This Monitor, by the way, was much feared by the Russians, but was very temperamental, and if it was sadly needed, as it was later at Toulgas when we were badly outranged, it reposed calmly at Beresnik. When the Monitor first made its advent on the Dvina she steamed into Beresnik, and her commander inquired loftily, "Where are the bloody Bolsheviks, and which is the way to Kotlas?" Upon being informed she steamed boldly up the Dvina on the road to Kotlas, found the Bolo, who promptly slapped a shell into their internal workings, killing several men and putting the Monitor temporarily hors de combat. After that the Monitor was very prudent and displayed no especial longing to visit Kotlas.

In order to better comprehend the situation and terrain of the river forces, a few words regarding the two rivers and their surroundings will not be without interest. This region is composed of vast tundras or marshes and the balance of the entire province is covered with almost impenetrable forests of pine and evergreen of different varieties. The tundras or marshes are very treacherous, for the traveler marching along on what appears to be a rough strip of solid ground, suddenly may feel the same give way and he is precipitated into a bath of ice cold muddy water. Great areas of these tundras are nothing more than a thickly woven matting of grasses and weeds overgrowing creeks or ponds and many a lonely traveler has been known to disappear in one of these marshes never to be seen again.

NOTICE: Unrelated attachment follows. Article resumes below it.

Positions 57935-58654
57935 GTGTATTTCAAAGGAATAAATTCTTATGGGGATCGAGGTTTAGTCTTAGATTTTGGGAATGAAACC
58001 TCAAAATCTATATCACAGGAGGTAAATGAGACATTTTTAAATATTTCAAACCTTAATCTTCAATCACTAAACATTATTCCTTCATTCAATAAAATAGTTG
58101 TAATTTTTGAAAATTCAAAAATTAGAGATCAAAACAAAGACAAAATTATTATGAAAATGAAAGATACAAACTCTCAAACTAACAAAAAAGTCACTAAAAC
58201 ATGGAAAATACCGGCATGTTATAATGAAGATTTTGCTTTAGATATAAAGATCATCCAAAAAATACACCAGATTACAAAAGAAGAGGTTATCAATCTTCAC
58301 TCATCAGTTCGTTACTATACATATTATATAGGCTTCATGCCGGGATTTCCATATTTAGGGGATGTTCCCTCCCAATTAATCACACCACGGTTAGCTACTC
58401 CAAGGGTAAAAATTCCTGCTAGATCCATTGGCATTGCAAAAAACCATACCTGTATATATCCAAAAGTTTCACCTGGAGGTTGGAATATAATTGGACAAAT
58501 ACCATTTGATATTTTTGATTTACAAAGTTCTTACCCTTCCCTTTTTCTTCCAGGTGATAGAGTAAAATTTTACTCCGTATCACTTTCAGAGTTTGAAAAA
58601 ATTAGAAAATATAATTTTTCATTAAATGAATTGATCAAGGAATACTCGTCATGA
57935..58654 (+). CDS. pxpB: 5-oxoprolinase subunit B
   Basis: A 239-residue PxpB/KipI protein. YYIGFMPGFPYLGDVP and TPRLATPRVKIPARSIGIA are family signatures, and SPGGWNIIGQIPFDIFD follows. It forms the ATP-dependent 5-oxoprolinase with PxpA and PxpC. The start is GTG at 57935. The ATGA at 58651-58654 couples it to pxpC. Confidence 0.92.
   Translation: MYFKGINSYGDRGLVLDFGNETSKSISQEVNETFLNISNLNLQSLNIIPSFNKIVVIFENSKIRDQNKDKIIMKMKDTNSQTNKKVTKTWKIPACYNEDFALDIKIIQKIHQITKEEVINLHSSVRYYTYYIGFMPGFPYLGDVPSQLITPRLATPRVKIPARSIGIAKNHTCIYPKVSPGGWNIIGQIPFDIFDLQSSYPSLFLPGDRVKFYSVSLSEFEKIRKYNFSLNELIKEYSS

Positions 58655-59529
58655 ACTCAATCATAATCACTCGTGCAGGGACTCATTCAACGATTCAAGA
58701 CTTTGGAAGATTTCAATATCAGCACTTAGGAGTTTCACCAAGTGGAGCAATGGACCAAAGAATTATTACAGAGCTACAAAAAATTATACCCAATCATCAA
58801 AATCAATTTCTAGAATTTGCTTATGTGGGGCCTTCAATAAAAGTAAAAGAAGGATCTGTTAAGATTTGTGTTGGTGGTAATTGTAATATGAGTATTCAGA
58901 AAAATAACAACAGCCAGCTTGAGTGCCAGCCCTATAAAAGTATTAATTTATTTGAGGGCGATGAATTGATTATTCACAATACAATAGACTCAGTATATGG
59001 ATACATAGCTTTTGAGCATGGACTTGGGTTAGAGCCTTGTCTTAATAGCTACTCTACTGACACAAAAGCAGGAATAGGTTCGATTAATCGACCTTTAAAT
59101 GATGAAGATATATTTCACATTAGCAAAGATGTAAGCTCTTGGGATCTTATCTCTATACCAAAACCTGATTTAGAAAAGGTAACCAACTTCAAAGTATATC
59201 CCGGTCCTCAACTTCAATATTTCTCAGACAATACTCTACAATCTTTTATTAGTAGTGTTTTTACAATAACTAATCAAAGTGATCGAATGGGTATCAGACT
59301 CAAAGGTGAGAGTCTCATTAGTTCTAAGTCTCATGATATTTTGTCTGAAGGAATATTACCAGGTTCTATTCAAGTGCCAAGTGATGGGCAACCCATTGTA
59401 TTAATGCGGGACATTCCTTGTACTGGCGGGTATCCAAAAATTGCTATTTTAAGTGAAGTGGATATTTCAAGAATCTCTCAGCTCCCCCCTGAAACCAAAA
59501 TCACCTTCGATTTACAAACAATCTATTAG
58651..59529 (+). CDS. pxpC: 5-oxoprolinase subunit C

This condition is especially typical of the Dvina River. The Dvina is a much larger river than the Vaga and compares favorably to the lower Mississippi in our own country. It meanders and spreads about over the surrounding country by a thousand different routes, inasmuch as there are practically no banks and nothing to hold it within its course. The Vaga, on the other hand, is a narrower and swifter river and much more attractive and interesting. It has very few islands and is lined on either side by comparatively steep bluffs, varying from fifty to one hundred feet in height. The villages which line the banks are larger and comparatively more prosperous, but regarding the villages more will be said later.